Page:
Nowadays who brings these HDD bricks around and dares to call them the best external storage? Weight? transfer speed? stability? free fall proof? power consumption? These HDDs are the worst in all mentioned aspects.

Michael Bobarev says:

ordered it recently. Thanks to #bandh ! 🙂

J. C says:

Raid or Nas?? Idk what to get

Ronald Collins says:

Have a Synology DS416J myself

CipherBytes says:

You recommended Mikrotik. That’s all I needed to hear to know that you know wtf you are talking about. Subscribed.

Years ago, after tons of trial and error, I came to the conclusion the cheapest and easiest method to build a NAS for the home is to use an old PC, put Windows 7 on it, connect one of these external hard drive enclosures, and configure file sharing/security appropriately.

You can have a home NAS up and running in 30 minutes! Best of all, it’s compatible with nearly every device you own. I can connect to my NAS from computers, cell phones, consoles, you name it. All of it is easy and has worked flawlessly for years.

Now some people will cry foul when it comes to RAID. The dirty truth about RAID is that most people don’t need it and it’s completely proprietary from the manufacturer anyway. If your motherboard dies and you buy a different one, you might find you lost your RAID data! So much for that plan! The easiest “hack” method I have used for this is software based synchronization. I run Roadkill’s Unstoppable Copier (freeware) on a daily schedule to copy all changed files to my backup drive. Problem solved! I’ve never lost data by doing this and I’ve never had to rely on RAID. 21TB safe and secure.

Hu Ko says:

Very helpful, thanks!

Adrian Schwizgebel says:

SSD drives… think about it 😛

Geforce are for n00bs and CHILDREN. I use Quadro to edit 10-bit content says:

I do have an unlimited budget, and I use SAS3 12Gb HDDs and SSDs that have an astronomical price. They’re even more expensive than enterprise class U.2 NVMe.

American Expat In The Philippines says:

Will somebody buy this for me, please

lenn55 says:

does that have 1 or 10Gb ethernet?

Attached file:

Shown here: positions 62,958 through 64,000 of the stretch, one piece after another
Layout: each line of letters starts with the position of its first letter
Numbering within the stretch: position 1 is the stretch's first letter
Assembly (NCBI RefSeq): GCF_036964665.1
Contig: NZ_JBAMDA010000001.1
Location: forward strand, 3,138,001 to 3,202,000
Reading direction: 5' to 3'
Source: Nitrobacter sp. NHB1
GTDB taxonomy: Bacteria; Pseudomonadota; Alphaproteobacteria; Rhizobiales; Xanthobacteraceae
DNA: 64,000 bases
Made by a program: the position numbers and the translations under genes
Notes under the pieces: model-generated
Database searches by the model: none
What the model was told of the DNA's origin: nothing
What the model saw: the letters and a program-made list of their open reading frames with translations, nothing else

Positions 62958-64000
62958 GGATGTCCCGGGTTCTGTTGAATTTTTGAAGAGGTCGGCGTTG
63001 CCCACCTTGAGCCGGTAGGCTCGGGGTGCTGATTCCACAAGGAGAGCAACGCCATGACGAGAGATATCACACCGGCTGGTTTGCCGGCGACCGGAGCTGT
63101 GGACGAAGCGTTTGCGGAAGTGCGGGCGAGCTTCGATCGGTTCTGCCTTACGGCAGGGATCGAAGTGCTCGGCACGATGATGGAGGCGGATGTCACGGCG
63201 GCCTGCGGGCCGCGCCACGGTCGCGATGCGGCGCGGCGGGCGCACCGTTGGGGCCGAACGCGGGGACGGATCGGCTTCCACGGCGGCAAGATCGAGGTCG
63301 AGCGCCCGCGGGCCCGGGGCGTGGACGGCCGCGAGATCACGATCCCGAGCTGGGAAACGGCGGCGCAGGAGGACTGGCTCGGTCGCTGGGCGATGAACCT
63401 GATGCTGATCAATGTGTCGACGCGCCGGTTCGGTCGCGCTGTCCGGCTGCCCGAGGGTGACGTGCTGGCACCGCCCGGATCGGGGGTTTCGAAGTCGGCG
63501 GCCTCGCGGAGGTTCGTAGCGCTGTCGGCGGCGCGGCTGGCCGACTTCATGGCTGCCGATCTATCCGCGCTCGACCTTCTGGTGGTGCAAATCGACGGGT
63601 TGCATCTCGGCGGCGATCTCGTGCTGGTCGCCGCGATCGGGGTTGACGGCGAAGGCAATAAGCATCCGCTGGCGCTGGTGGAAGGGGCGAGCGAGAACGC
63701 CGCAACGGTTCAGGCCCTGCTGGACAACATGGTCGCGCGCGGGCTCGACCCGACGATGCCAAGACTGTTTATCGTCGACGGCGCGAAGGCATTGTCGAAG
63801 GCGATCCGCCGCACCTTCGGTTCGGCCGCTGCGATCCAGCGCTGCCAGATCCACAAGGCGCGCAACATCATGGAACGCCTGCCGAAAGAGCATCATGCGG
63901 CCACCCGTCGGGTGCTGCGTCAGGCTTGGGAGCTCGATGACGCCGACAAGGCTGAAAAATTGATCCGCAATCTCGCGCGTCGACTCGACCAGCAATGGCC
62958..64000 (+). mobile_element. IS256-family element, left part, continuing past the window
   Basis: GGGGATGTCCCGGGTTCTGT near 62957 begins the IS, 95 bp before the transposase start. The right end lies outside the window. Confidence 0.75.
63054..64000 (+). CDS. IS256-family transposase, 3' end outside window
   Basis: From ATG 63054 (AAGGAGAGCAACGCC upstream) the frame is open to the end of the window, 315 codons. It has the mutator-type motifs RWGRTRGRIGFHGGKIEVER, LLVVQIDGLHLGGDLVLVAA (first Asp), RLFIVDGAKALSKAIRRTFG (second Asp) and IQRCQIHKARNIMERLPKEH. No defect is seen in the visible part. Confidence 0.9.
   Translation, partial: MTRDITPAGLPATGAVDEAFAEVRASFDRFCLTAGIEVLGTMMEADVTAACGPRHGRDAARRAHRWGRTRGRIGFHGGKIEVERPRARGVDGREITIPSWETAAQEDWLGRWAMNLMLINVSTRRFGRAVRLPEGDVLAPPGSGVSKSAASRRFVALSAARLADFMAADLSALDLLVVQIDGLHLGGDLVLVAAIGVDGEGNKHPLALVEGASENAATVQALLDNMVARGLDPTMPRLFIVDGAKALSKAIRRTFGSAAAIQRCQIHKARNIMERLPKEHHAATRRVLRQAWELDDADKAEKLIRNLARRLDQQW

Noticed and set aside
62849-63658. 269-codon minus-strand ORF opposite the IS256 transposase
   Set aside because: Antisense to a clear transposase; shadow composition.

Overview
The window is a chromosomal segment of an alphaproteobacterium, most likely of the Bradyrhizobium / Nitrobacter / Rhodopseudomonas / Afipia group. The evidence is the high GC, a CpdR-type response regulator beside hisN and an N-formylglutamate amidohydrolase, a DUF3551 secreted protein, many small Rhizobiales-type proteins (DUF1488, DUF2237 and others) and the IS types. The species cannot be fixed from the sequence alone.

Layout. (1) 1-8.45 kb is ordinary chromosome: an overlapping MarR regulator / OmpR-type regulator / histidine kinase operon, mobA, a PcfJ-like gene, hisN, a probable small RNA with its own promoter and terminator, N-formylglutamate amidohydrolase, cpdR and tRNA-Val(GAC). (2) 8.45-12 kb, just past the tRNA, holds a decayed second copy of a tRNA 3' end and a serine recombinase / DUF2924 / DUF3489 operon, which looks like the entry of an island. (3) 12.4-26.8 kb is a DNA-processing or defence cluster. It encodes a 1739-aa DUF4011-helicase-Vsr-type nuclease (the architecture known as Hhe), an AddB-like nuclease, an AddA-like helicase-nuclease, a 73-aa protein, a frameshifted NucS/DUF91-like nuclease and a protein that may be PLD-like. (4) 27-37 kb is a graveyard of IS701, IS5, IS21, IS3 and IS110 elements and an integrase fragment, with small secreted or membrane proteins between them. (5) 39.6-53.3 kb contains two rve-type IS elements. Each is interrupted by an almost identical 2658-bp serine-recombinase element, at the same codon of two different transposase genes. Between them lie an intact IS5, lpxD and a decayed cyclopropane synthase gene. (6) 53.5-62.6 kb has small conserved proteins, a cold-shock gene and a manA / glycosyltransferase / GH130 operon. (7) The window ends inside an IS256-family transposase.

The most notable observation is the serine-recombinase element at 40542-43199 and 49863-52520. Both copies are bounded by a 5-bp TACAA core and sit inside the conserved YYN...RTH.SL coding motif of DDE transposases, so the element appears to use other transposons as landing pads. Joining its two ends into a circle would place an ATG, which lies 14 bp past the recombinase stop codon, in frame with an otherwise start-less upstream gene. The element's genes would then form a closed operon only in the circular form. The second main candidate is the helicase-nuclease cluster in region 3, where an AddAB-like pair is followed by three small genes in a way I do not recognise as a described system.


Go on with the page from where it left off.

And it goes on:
villain says:


Tino Frappucino says:

How about the power ??

Jan PhD says:

I just bought the Drobo 5D 20TB 5-Bay device, so far it has excellent performance.

Black3ternity says:

Please, for the love of god – keep in mind that you should ALWAYS use RAID5 or 10 (if your NAS allows it) in a NAS that has more than 2 hard drives.
It is more secure – albeit a bit slower. RAID 0 is just stupid because if one HD fails, it’s game over.
RAID 1 just wastes way too much space due to the fact that it uses 50% of the total capacity as redundancy.
RAID5 takes – 1. With 4 disks, you have the sum of 3 HDs for storage. That is way better in terms of redundancy and storage.

cualityu says:

Stifler xd

Crazy Will Tech Show says:

Thank man good info.. I want one!

kaede19xx says:

have the old version, the cpu is pretty slow. otherwise is a very nice nas

The House of RB26 says:

I’d like to see you work directly off the unit via ethernet without bridging the 2x ports… slow…

TheCowLand says:

you need to fix that wobbly table

Bryan Chua says:

physically smaller, 2.5″ hard drives have lesser storage too

valcked says:

Checkout the QNAP TBS-453A – ultra slim with up to 4x M.2 drives in raid, built-in 4x GBe port switch (5 ports in total), SDcard Slot + 2x USB3 for direct copy, can run of an external powerbank, 2x HDMI ports for direct visualization from the NAS for video, photo, etc. Can run Virtual Machines, and with keyboard and mouse connect can be used on itself. Runs native a standard Linux + the QNAP OS (NAS OS), supports docker Apps and native Linux Apps. Allows sharing the content of USB and SDCard sources on the network as well.

The best music videos on YouTube! says:

Your table is quite unstable =)

Asponexl says:


killyamomz says:

Is this practical for a mobile dj to carry around for music storage (serato)?